There is currently no proof that T. gondii infects horses spontaneously or through experimental exposure to induce clinical illness [66]. Nonetheless, live T. gondii has been identified from naturally exposed horses [36], and people in France who ate raw imported horse meat had severe clinical toxoplasmosis. According to findings obtained by Shaapan and Ghazy [36], the prevalence of T. gondii in Egypt is very high. Moreover, they isolated viable T. gondii by mouse bioassay in 79 of 150 pools of tissue samples from 150 horses slaughtered in the Giza Zoo abattoir. As a result, eating horseflesh could potentially infect humans as well as captive felines in zoos. T. gondii-infected horsemeat should not be offered to cats or consumed by humans, as a study shown that it may survive in edible tissues of living horses for up to 476 days [66]. Hence, equids might be involved in the spread of T. gondii to humans and cats in Egypt.
Furthermore, T. gondii seroprevalence varied significantly amongst equine breeds. El-Ghaysh [19] suggested that being kept as free-ranging animals explained the higher seroprevalence of T. gondii among mixed breeds and thoroughbreds relative to the Arabian counterpart. That is, the non-Arabian breeds may come into contact with oocysts in the contaminated environment more frequently. These findings were consistent with those of García-Bocanegra, et al. [23] who found that seroprevalence was higher in crossbred horses than in stabled thoroughbreds because the former frequently roam more freely and have greater access to parasites. Finally, the type of activity and location have been proven to exert a substantial impact on the presence of T. gondii infection in horses in Egypt [36,67,68,69,70,71].
The available data about the seroprevalences of T. gondii in other equids than horses are very little. The few published studies on donkeys establish the high seroprevalence of T. gondii in Egypt, at a range between 45% and 66% [19,72]. Mules, which are more closely related to donkeys than horses, demonstrated intermediate T. gondii levels between that of horses and donkeys, an outcome which is consistent with findings from China (8.6% seroprevalence in mules against 4.5% in horses) [72].
The present findings support the previous observation of Haridy, et al. [38] which indicates that females have more contact with contaminated environments than males, but contradict the outcomes from previous studies in Tunisia and Turkey [47,48]. Also, it implies that female horses are more susceptible to parasite infection than male and gelding horses, which is consistent with the findings of an earlier study conducted in Egypt [38]. Similar findings were also found in Spain [23], northwest Algeria [73], and Xinjiang, northwestern China [74], however unlike our study, their difference was not demonstrated to be statistically significant.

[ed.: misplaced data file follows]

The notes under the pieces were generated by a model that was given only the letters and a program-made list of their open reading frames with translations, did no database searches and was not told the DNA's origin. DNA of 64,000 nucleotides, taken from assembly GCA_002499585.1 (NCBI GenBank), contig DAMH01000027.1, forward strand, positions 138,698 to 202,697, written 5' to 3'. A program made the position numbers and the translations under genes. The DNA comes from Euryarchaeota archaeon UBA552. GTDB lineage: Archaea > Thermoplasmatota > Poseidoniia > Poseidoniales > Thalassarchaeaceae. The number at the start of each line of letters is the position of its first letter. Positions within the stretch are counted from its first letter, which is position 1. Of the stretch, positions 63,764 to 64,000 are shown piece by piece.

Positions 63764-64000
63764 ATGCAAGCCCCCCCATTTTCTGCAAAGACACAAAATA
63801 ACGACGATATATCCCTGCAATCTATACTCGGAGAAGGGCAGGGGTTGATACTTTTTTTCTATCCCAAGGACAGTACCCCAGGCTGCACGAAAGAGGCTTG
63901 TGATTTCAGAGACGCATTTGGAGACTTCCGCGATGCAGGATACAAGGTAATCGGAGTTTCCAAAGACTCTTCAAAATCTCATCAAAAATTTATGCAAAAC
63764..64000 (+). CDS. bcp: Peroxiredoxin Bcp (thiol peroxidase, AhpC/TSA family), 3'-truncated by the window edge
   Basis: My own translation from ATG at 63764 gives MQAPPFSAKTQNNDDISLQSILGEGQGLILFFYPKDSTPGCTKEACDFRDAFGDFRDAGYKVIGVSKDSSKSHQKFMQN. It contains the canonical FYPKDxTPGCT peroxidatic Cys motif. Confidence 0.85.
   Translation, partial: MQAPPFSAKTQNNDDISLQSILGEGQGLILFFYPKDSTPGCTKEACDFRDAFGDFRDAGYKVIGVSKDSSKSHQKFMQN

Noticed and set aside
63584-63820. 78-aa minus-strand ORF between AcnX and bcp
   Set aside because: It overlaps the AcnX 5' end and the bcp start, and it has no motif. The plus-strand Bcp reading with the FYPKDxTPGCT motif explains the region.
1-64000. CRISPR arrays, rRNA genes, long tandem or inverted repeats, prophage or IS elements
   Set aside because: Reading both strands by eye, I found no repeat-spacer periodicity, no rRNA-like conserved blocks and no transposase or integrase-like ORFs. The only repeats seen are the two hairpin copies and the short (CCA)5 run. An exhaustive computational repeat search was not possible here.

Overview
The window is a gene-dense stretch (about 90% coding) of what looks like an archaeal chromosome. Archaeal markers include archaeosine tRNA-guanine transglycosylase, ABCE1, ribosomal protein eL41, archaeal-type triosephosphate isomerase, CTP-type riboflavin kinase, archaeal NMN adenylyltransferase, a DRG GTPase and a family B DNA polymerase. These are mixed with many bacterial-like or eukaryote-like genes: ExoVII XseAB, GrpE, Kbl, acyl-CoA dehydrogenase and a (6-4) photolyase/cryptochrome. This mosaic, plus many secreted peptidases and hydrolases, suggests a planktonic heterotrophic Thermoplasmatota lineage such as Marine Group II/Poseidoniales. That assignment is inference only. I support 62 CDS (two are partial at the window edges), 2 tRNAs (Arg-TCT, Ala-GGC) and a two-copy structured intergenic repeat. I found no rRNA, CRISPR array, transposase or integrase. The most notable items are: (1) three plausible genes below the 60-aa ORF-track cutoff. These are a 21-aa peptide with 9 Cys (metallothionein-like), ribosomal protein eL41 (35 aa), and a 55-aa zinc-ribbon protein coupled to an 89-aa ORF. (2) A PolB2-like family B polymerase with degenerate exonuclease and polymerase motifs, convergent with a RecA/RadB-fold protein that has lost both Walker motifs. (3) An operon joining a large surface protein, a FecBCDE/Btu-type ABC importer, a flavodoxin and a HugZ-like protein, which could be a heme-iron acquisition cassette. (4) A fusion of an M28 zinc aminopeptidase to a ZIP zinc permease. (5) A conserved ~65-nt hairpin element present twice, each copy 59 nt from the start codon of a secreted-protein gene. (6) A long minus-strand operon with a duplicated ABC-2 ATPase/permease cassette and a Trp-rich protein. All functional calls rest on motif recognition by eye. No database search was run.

In line with earlier findings, younger horses have a lower seroprevalence, and statistically significant differences occur between age groups [50]. This result implies that equids contract an infection during their first few years of life and that the exposure remains continuous as they age, thereby explaining the higher prevalence of T. gondii infection in older horses [47,74,75,76]. By contrast, other research revealed a negative relationship between age and T. gondii infection in horses as well as a high prevalence rate in younger horses, the latter of which may be mostly due to underdeveloped immune systems [39] or as a result of trans-placental transmission and horizontal infection of T. gondii resulting from the consumption of oocyst-contaminated food or water. In addition, recent research from other nations, in contrast to our findings, revealed no appreciable variation in the seroprevalence of T. gondii in horses from Mexico, southern Spain, Korea, and southern Italy within age classes [23,77,78,79,80].
Equines and other intermediate hosts for T. gondii, such as ruminants, can only get infected after eating or drinking products contaminated with sporulated T. gondii oocysts from cats, or through congenital transmission [1,2]. High seroprevalence has been seen in felid species in the past, including domestic cats (50%) and Iberian lynx (Lynx pardinus) (62.8%) in Andalusia [81,82]. T. gondii oocysts are believed to have been released into the environment by seropositive felids.
In addition, it has been noted that the presence of cats is one of the major contributors to T. gondii seroprevalence in other domestic animals, including pigs [82] and small ruminants [83]. It should be highlighted that the present findings may have been impacted by the challenge of accurately estimating the amount of cats in shelters or even pastures where horses are housed.
The present work confirmed that raising horses in contact with cats was a risk factor for T. gondii infection, which is consistent with findings of previous studies [4,13,47]. The variations in the environment’s level of contamination by cats, which are the definitive hosts of T. gondii, and other mechanical carriers of oocysts, such as rodents, may be the cause of the disparities in seroprevalence.